Bursary places still available for IHBC’s 2018 School in Belfast on 21-23 June, themed on ‘Shared Heritage’ – offering some of the best heritage learning and CPD around.
Latest IHBC membership journal is themed around the Isle of Man, combining distinctive national histories and resources with heritage and conservation challenges.
This third public consultation linked to the implementation of the Historic Environment (HE) (Wales) Act 2016 closes on 13 July.
Showcasing engineering excellence in Scotland the Award entries close Friday 25 May.
A transformative new system to access training and grant from the Construction Industry Training Board (CITB) has been launched.
HE maintains a searchable online database of appeal and call-in decisions relating to planning permissions affecting heritage assets and listed building consent.
The plan includes commitments to improve the quality of new development, better manage tourism growth, and deepen residents’ awareness and understanding of the site.
Culture, Welsh Language and Communications Committee of the National Assembly has published its report entitled ‘Past & Present: Inquiry into the Historic Environment’.
Historic England (HE) has apologised after posting a message online interpreted by some as suggesting that Nelson’s Column should be bulldozed.
From the decorative to the utilitarian, and from the photographed to the forgotten.
Photographing Historic Buildings, by the former head of photography at English Heritage.
Mosaics, patterned tiles, stone paving and commemorative stones can be found underfoot in our great medieval churches.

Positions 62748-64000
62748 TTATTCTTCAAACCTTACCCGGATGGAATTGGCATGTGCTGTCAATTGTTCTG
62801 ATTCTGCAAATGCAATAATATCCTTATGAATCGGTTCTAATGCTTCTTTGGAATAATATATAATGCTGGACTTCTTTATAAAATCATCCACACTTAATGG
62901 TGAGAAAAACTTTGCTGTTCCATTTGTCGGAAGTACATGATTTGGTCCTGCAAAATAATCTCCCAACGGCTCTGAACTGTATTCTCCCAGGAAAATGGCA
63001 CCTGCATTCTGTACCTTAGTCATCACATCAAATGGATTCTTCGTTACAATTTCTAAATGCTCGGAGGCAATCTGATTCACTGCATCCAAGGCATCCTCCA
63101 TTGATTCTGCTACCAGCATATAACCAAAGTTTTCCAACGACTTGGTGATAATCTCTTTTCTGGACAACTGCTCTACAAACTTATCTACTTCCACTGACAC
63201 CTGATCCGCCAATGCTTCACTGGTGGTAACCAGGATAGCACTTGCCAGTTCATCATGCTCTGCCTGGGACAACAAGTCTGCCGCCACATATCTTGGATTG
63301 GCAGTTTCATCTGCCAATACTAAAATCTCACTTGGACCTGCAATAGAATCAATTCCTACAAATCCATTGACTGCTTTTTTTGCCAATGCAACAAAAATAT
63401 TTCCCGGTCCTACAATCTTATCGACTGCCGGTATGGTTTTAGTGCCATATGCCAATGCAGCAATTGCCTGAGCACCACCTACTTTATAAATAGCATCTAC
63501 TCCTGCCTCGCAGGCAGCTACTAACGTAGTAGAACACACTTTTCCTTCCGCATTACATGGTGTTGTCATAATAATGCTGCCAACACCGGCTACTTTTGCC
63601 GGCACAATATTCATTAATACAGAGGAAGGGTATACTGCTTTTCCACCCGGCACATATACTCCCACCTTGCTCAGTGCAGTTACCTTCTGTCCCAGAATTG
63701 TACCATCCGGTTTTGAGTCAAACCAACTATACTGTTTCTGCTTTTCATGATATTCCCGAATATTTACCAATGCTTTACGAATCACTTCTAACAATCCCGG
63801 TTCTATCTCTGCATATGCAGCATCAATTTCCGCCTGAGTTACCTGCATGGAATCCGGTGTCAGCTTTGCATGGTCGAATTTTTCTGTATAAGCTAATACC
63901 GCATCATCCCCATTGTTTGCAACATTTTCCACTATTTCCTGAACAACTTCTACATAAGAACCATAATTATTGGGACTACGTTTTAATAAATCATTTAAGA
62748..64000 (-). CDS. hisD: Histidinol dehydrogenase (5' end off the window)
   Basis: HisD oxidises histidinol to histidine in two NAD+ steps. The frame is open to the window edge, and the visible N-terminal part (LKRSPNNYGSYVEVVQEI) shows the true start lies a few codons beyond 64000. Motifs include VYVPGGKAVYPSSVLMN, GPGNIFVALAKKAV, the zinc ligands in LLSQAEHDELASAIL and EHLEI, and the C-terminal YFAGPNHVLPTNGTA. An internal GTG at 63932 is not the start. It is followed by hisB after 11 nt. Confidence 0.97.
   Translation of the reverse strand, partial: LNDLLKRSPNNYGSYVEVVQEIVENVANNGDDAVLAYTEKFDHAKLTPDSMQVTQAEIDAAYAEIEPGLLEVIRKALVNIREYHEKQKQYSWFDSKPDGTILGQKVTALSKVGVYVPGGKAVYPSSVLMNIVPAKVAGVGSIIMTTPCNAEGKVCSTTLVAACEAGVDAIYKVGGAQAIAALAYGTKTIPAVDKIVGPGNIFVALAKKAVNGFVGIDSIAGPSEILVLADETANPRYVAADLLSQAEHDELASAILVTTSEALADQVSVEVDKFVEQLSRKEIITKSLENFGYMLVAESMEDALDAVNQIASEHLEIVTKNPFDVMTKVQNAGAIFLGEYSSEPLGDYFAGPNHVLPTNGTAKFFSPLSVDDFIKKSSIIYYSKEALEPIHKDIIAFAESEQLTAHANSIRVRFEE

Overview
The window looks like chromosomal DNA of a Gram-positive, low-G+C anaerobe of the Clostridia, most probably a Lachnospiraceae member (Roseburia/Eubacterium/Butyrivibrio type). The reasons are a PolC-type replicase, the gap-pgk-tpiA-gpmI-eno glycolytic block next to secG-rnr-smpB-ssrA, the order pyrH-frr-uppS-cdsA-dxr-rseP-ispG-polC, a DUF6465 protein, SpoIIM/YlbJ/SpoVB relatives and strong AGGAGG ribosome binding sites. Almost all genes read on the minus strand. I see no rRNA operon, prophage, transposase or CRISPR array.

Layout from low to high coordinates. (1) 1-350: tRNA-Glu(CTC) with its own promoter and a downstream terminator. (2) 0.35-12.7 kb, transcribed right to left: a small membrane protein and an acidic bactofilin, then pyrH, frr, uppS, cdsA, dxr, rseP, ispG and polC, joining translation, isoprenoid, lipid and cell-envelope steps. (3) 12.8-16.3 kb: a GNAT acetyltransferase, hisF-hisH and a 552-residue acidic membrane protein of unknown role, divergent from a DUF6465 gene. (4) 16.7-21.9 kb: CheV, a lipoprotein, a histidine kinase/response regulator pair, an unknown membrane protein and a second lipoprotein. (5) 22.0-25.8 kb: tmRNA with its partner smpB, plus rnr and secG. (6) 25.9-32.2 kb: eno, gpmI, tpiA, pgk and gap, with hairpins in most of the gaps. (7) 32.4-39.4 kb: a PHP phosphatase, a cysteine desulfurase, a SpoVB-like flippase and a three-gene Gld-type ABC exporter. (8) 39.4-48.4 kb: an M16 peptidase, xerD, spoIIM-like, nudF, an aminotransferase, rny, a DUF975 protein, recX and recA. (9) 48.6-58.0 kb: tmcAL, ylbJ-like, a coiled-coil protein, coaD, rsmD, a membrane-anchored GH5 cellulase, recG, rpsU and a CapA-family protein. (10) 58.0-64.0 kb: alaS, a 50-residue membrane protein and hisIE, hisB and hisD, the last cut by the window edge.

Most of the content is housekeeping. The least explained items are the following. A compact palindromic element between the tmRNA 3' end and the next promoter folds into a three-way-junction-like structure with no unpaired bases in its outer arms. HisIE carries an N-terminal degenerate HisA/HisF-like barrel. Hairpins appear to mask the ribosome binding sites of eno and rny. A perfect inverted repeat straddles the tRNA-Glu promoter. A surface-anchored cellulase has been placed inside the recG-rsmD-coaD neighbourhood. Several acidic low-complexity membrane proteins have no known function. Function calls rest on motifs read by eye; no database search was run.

Book review: Approaches to community engagement and case studies from Yorkshire to Japan.
Like vernacular buildings, paving can tell us about local distinctiveness and Britain’s complex geology.
Book review – a series of essays about architecture and urbanism in the British Empire.
From the humble to the splendid, listing brings beauty and culture to social and economic life.
Book review: The forgotten holy sites of Britain’s Christian past, by Matthew Hyde.
A tapestry of continued use, new use, preservation, dismantlement, dereliction and abandonment.
The quality of Cambridge owes as much to its open spaces as to its architectural uniqueness.
The same area of road can move 4,400 people an hour by car, 14,400 by bike, or 66,000 by tram.
Michael Scammell reviews ‘Traditional Homes of the South Downs National Park’, an introduction that will surprise, entertain and inform.
The proceedings of the second international conference on energy efficiency and comfort of historic buildings are made freely-available online.
Historic places attract people, activity and investment, giving new life to their communities and helping make places more competitive. They play a central role in regenerating towns, cities and rural areas all around the UK, in particular, helping to repopulate inner-city areas.
The Institute of Historic Building Conservation (IHBC) is the professional body for building conservation practitioners and historic environment experts working in the United Kingdom. It exists to establish, develop and maintain the highest standards of conservation practice, to support the effective protection and enhancement of the historic environment, and to promote heritage-led regeneration and access to the historic environment for all. It has a network of regional and national branches around the UK.